Hope is a powerful agency of change. Lucy shared a scientifically validated intervention strategy tested by psychological researcher Lyubomirsky (2004) that we can use to promote hope and future goal setting. It is designed to foster the belief in a positive future, that you can alter the future and take steps to get where/what you want. Have a go with your learners and encourage them to write their aspirations and hopes for the future, then store them in a sealed bottle. This, says Lucy, provides them with a permanent artefact of their future hopes that they can nurture over time. Lucy says …
Our collective hopes and dreams for children and young people in Aotearoa
It is exciting that we are bringing wellbeing and hauora into focus and I am hopeful for the future. When I think about flourishing I can see the synergies between Lucy’s kōrero and the across-government vision of the Child, Youth and Wellbeing Strategy to make Aotearoa the best place in the world for children and young people. A key takeaway for me from Lucy’s keynote is not only the need to do more, but to be deliberate and intentional – we need to prioritise this when designing curriculum. We need to intentionally focus on strengths, share positive emotions, foster hope and awe in our learning settings, ask questions as opportunities for change, and be careful with our language – ‘words create worlds’. There are lots of practical ways we can do this – redesign our learning environments, do a stocktake on key words and messages displayed, create space for imagination and what if/possibility thinking, develop a series of cards with images and words of positive emotions and strengths that provoke conversation and ask questions. We need to inquire into, and invite, discussion around strengths, values, hopes and emotions.
Last words from Lucy:
What’s one change you can make to redefine success for our rangatahi?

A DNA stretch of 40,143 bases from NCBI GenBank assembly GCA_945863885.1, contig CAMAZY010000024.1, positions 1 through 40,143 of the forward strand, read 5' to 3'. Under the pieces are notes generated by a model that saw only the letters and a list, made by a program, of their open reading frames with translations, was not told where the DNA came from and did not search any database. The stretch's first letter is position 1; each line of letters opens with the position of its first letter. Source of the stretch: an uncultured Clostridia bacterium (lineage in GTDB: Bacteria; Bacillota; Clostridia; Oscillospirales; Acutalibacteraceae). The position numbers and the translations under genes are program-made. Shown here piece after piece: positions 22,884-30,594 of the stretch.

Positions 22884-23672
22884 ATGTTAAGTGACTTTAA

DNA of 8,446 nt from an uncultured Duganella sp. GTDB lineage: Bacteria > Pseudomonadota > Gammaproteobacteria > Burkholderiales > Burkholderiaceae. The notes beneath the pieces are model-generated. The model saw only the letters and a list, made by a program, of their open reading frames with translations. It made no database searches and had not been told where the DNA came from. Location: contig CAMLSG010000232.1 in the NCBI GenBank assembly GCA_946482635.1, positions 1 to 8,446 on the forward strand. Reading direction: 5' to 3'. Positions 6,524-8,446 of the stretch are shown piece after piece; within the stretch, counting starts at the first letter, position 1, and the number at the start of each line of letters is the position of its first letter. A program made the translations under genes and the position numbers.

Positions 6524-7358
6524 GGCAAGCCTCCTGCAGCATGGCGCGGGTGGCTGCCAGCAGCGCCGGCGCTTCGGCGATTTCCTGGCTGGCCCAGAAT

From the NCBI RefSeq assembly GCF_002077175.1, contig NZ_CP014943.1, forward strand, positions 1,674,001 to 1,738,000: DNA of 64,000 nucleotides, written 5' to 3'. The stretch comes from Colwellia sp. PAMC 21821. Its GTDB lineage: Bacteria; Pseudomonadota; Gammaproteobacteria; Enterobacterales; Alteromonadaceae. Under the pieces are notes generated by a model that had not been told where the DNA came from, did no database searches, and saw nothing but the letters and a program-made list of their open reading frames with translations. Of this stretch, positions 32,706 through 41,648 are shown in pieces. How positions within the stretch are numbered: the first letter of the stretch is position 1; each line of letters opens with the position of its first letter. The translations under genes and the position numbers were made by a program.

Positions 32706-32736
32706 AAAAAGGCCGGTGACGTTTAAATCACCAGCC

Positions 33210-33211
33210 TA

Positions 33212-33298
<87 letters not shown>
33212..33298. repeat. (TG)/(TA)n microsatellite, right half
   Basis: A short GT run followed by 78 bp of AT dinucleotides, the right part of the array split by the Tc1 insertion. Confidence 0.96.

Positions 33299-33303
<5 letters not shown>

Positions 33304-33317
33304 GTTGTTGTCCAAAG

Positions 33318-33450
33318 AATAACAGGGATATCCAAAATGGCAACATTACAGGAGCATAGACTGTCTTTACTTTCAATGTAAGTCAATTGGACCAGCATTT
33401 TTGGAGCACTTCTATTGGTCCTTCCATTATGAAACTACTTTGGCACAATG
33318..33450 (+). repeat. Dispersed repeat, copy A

Dr Lucy Hone is a director of the New Zealand Institute of Wellbeing and Resilience, adjunct senior fellow at the University of Canterbury, a published academic researcher, best-selling author, and blogger for Psychology Today. She has a Masters in Applied Positive Psychology from the University of Pennsylvania and a PhD in wellbeing science/public health from AUT. She is the conference convenor of Wellbeing in Education, he akonga aumangea, he akonga tu maia, and the only representative of the International Positive Education Network (IPEN) in Aotearoa. Her research has been published in a number of psychology and wellbeing journals within Aotearoa and worldwide. The loss of her 12-year old daughter, Abi, in a tragic road accident in 2014, resulted in the best-selling non-fiction title Resilient Grieving (Allen & Unwin, 2016).
Resources for further reading
Child and Youth Wellbeing. (2019). Overview: The Framework. Child and Youth Wellbeing. Retrieved from https://childyouthwellbeing.govt.nz/sites/default/files/2019-08/strategy-on-a-page-child-youth-wellbeing-Sept-2019.pdf
Cooperrider, D.L., & Whitney, D. (1999). A Positive Revolution in Change: Appreciative Inquiry. Tas, NM:Corporation for Positive Change
Delors, J. (1998). Learning: the treasure within. UNESCO.
Free Resources. All Right?. Retrieved 11 November 2020, from https://www.allright.org.nz/free-resources.
Kelm, J. (2005). Appreciative Living: The Principles of Appreciative Inquiry in Personal Life. Venet Publishers.
Lyubomirsky, S., Sheldon, K., & Schkade, D. (2005). Pursuing Happiness: The Architecture of Sustainable Change. Review Of General Psychology, 9(2), 111-131. https://doi.org/10.1037/1089-26220.127.116.11
Personality Test, Personality Assessment: VIA Survey | VIA Institute. Viacharacter.org. Retrieved 11 November 2020, from https://www.viacharacter.org/survey/account/register.
Resources. Sparklers.org.nz. Retrieved 11 November 2020, from https://sparklers.org.nz/resources/.
Rohan, T. (2019). He Māpuna te Tamaiti [Ebook]. Ministry of Education. Retrieved 11 November 2020, from https://tewhariki.tki.org.nz/assets/Uploads/files/He-Mapuna-te-Tamaiti-complete-book.pdf.
Webber, M. (2019). Learning, succeeding and thriving in Aotearoa. Auckland: University of Auckland.